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Maintaining good clinical practice: publication of outcomes and handling of outliers
  1. Simon Ray1,
  2. Rick Nishimura2,
  3. Sarah Clarke3,
  4. Iain Simpson4
  1. 1Department of Cardiology, University Hospitals of South Manchester, Manchester, UK
  2. 2Division of Cardiovascular Disease, Mayo Clinic, Rochester, Minnesota, USA
  3. 3Department of Cardiology, Papworth Hospital, Cambridge, UK
  4. 4Department of Cardiology, Southampton General Hospital, Southampton, UK
  1. Correspondence to Professor Simon Ray, Department of Cardiology, University Hospitals of South Manchester, Manchester M23 9LT, UK; Simon.ray{at}

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There is a growing expectation that information about the performance of clinical services and individual doctors is made publicly available. Patients have a legitimate interest in knowing the care they receive is of high quality, but there are some potential risks in public reporting of these data, not least that of risk-averse behaviour by clinicians concerned about loss of reputation and livelihood that potentially denies patients appropriate treatment. The development of reliable metrics to assess clinical performance is complex, evolving and often controversial. In the USA, the Society of Thoracic Surgeons and the American College of Cardiology (ACC) have published principles for public reporting of outcomes central to which is the use of high-quality, robust and validated clinical data.1 National registries such as the National Cardiovascular Data Registries (NCDR) in the USA and the National Institute for Cardiovascular Outcomes Research audits in the UK are fundamental to the quality of clinical data used for performance reporting as is the involvement and oversight of the respective professional societies who are best placed to define what good looks like. Approaches to publication differ. In the UK, National Health Service England has published individual consultant outcomes for 11 specialties including interventional cardiology and cardiac surgery.2 In the USA, the ACC and NCDR have launched a voluntary programme of public reporting of performance data by institution.3 Although in its infancy, it is gaining considerable professional and public support.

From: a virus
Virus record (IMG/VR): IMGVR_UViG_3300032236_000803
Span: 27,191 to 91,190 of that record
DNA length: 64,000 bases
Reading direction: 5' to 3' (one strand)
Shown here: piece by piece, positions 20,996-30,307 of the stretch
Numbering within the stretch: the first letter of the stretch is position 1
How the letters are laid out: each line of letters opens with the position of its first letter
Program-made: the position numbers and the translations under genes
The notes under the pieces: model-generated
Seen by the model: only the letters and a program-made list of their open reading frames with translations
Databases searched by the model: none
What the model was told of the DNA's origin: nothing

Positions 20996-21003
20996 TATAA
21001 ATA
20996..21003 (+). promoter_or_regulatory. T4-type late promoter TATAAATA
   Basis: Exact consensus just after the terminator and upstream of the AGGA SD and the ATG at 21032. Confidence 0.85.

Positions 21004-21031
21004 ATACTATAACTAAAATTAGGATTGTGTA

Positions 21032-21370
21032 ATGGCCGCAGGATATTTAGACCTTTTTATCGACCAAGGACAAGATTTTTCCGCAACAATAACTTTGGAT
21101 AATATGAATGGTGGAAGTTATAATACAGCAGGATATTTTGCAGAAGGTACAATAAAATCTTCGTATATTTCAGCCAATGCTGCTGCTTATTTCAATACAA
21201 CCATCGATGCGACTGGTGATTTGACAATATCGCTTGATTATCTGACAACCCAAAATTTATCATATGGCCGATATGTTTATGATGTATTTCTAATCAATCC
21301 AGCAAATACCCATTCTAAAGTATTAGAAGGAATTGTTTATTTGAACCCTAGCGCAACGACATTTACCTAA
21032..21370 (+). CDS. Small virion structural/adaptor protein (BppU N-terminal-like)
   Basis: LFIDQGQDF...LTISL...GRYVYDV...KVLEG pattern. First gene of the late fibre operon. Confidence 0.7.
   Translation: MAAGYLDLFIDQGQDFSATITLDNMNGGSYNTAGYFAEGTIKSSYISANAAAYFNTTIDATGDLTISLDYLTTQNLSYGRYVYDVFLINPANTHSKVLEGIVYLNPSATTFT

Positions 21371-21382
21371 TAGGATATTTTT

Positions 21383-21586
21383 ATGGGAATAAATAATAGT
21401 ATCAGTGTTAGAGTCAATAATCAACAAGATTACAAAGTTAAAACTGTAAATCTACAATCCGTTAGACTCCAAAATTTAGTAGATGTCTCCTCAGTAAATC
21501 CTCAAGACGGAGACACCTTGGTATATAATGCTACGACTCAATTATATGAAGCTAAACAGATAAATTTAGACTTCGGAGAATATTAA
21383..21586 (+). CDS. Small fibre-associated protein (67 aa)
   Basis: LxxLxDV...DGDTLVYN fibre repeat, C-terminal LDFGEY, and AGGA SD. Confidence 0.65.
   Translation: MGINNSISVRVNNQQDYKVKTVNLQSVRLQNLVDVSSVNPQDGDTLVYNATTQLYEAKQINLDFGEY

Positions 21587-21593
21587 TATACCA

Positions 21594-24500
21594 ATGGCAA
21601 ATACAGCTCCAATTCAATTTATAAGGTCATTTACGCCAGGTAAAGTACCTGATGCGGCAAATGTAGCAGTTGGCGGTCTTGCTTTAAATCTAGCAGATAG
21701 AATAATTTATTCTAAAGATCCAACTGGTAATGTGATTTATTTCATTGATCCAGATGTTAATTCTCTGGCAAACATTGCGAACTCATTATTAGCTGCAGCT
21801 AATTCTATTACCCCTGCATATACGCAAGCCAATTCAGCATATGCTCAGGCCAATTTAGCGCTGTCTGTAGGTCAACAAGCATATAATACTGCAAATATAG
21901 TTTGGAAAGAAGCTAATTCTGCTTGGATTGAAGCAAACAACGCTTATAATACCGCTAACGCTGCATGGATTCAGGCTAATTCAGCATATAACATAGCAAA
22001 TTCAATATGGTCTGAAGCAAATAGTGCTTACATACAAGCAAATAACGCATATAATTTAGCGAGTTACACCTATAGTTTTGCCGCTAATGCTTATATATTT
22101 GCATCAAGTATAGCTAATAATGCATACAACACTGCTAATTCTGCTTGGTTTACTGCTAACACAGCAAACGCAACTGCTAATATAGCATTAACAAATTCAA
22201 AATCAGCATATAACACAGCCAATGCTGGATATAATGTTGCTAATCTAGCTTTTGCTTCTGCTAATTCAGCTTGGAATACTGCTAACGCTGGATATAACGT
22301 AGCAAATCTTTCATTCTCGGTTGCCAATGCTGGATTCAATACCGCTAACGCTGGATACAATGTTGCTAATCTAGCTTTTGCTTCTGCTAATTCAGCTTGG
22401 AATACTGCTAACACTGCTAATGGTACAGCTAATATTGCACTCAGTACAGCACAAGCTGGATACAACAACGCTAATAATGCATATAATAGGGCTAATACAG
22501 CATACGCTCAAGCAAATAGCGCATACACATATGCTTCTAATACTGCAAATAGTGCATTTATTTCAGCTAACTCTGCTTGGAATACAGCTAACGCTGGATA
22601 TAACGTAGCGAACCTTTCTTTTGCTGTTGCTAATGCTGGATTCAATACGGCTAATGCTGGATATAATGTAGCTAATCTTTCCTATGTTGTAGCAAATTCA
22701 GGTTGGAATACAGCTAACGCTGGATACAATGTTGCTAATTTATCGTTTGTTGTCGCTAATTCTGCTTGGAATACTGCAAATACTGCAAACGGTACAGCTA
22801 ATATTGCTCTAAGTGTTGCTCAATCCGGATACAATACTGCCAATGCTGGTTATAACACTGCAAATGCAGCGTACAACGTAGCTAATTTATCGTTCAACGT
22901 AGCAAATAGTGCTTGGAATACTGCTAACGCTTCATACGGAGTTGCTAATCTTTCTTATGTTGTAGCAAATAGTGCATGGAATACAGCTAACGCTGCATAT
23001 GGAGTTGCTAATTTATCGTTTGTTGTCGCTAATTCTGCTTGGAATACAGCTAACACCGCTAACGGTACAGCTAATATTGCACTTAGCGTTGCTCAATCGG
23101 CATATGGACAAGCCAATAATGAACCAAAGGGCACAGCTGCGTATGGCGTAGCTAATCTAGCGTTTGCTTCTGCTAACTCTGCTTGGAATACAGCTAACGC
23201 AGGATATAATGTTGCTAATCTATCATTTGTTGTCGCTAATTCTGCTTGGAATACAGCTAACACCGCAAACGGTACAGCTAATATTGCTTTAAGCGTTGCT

For interventional cardiology and adult cardiac surgery in the UK, there are two levels of negative outlier on the basis of 3-year rolling analysis of national audit data: alert and alarm. An alert means that observed survival is 2 SD below the expected mean and an alarm that survival is 3 SD below the expected mean. Data review and validation is rigorous, but …

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  • Contributors SR wrote the initial draft. All authors reviewed contributed to the review and reworking of the paper and approved the final version.

  • Competing interests None declared.

  • Provenance and peer review Commissioned; internally peer reviewed.

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